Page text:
Optical diagnostic of breast cancer using Raman, polarimetric and fluorescence spectroscopy

Shahzad Anwar, Shamaraz Firdous, Aziz Ul Rehman, Muhammed Nawaz

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17 Citations (Scopus)


We presented the optical diagnostic of normal and cancerous human breast tissues using Raman, polarimetric and fluorescence spectroscopic techniques. Breast cancer is the second leading cause of cancer death among women worldwide. Optical diagnostics of cancer offered early intervention and the greatest chance of cure. Spectroscopic data were collected from freshly excised surgical specimens of normal tissues with Raman bands at 800, 1171 and 1530 cm-1 arising mainly by lipids, nucleic acids, proteins, carbohydrates and amino acids. For breast cancer, Raman bands are observed at 1070, 1211, 1495, 1583 and 1650 cm-1. Results demonstrate that the spectra of normal tissue are dominated by lipids and amino acids. Polarization decomposition of the Mueller matrix and confocal microscopic fluorescence provides detailed description of cancerous tissue and distinguishes between the normal and malignant one. Based on these findings, we successfully differentiate normal and malignant breast tissues at an early stage of disease. There is a need to develop a new tool for noninvasive, real-time diagnosis of tissue abnormalities and a test procedure for detecting breast cancer at an early stage.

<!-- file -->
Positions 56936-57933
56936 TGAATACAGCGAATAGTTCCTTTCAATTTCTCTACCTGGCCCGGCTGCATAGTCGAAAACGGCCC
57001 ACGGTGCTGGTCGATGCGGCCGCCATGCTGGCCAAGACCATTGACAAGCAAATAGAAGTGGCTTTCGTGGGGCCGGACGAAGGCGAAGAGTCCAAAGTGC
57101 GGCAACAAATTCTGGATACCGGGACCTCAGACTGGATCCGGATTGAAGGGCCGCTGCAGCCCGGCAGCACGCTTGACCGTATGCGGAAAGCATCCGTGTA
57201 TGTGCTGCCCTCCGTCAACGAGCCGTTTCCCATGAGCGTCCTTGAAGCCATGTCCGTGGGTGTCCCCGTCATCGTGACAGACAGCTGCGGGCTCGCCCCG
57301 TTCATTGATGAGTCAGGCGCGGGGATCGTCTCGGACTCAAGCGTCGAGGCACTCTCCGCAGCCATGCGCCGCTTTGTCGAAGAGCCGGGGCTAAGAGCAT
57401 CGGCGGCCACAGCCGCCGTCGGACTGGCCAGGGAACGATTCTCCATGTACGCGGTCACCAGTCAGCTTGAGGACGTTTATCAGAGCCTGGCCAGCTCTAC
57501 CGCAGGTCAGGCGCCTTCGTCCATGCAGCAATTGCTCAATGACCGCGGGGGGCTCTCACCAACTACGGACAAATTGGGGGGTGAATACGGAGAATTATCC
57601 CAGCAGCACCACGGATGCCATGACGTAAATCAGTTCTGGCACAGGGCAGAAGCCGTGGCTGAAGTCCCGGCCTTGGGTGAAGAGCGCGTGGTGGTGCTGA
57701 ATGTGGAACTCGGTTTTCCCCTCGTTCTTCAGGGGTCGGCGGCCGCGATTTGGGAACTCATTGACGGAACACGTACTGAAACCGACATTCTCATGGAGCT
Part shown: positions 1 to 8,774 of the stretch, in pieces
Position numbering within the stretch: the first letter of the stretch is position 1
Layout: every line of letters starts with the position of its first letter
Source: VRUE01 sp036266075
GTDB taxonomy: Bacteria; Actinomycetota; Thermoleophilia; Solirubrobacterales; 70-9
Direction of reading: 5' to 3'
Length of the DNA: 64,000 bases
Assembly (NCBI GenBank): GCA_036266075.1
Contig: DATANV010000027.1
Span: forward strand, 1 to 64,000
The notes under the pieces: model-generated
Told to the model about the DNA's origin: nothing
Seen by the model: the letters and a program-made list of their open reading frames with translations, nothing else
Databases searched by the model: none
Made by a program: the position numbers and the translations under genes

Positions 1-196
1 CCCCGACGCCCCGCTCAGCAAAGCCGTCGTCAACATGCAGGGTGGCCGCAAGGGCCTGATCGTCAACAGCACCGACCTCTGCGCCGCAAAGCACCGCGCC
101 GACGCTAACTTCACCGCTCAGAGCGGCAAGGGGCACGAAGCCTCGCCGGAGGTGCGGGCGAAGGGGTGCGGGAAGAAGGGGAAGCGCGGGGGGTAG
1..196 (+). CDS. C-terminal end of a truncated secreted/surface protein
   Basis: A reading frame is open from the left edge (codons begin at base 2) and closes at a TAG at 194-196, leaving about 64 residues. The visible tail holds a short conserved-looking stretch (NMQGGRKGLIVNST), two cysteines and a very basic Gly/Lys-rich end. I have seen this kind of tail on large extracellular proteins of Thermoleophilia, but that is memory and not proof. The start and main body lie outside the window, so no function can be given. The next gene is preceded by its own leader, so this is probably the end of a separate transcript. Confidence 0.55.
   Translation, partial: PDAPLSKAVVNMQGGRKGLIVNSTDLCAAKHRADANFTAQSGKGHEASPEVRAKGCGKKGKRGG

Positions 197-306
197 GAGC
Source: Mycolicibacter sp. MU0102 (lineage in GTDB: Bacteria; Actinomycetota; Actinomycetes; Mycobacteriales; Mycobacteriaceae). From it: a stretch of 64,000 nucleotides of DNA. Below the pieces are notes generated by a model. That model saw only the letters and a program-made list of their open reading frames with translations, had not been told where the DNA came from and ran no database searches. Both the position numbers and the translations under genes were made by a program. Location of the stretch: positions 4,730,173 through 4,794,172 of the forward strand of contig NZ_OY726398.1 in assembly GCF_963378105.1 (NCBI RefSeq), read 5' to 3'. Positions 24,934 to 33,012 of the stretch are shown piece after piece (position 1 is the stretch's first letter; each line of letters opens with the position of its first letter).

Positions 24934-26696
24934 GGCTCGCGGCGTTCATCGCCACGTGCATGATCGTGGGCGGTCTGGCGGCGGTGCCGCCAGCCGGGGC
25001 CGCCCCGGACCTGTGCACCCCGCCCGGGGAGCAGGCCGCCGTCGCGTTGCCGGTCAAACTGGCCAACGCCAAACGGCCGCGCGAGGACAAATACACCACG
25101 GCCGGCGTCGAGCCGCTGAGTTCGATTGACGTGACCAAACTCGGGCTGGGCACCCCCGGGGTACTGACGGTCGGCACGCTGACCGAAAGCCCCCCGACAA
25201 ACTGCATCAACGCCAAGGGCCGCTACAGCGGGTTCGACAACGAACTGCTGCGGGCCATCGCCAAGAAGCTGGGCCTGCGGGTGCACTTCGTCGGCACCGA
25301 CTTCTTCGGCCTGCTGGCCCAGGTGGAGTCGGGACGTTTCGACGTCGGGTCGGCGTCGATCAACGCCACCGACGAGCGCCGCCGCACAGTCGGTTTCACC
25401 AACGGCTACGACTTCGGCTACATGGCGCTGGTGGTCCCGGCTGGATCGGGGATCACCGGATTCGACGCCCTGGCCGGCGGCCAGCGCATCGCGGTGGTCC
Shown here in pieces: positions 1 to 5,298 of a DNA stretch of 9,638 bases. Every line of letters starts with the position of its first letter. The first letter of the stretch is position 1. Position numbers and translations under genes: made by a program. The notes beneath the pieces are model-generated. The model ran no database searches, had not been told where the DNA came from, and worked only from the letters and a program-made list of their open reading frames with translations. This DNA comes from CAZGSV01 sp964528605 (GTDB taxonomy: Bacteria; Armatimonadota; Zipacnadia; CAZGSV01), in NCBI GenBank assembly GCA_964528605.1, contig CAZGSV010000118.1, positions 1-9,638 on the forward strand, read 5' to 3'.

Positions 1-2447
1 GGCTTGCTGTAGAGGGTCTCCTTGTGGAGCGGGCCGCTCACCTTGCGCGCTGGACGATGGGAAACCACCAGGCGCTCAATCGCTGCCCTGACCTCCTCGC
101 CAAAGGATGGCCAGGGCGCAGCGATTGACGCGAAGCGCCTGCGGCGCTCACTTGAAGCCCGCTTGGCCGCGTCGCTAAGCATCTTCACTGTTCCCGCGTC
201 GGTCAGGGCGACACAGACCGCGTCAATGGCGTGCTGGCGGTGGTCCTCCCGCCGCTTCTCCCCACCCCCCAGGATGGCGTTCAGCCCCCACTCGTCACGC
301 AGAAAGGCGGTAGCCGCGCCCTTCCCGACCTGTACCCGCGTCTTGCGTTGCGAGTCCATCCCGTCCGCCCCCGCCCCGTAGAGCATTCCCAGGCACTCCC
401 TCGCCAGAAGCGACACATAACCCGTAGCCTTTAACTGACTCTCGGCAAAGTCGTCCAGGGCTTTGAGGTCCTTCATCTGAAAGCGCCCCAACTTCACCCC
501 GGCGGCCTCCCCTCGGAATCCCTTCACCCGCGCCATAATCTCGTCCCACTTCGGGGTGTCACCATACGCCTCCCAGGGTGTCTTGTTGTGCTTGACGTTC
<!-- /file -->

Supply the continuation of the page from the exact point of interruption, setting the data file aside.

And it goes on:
Original languageEnglish
Article number045601
Pages (from-to)1-6
Number of pages6
JournalLaser Physics Letters
Issue number4
Publication statusPublished - 1 Apr 2015


  • breast cancer
  • confocal microscopy
  • Mueller matrix
  • optical diagnosis
  • polarimetry
  • Raman spectroscopy
  • tissue scattering


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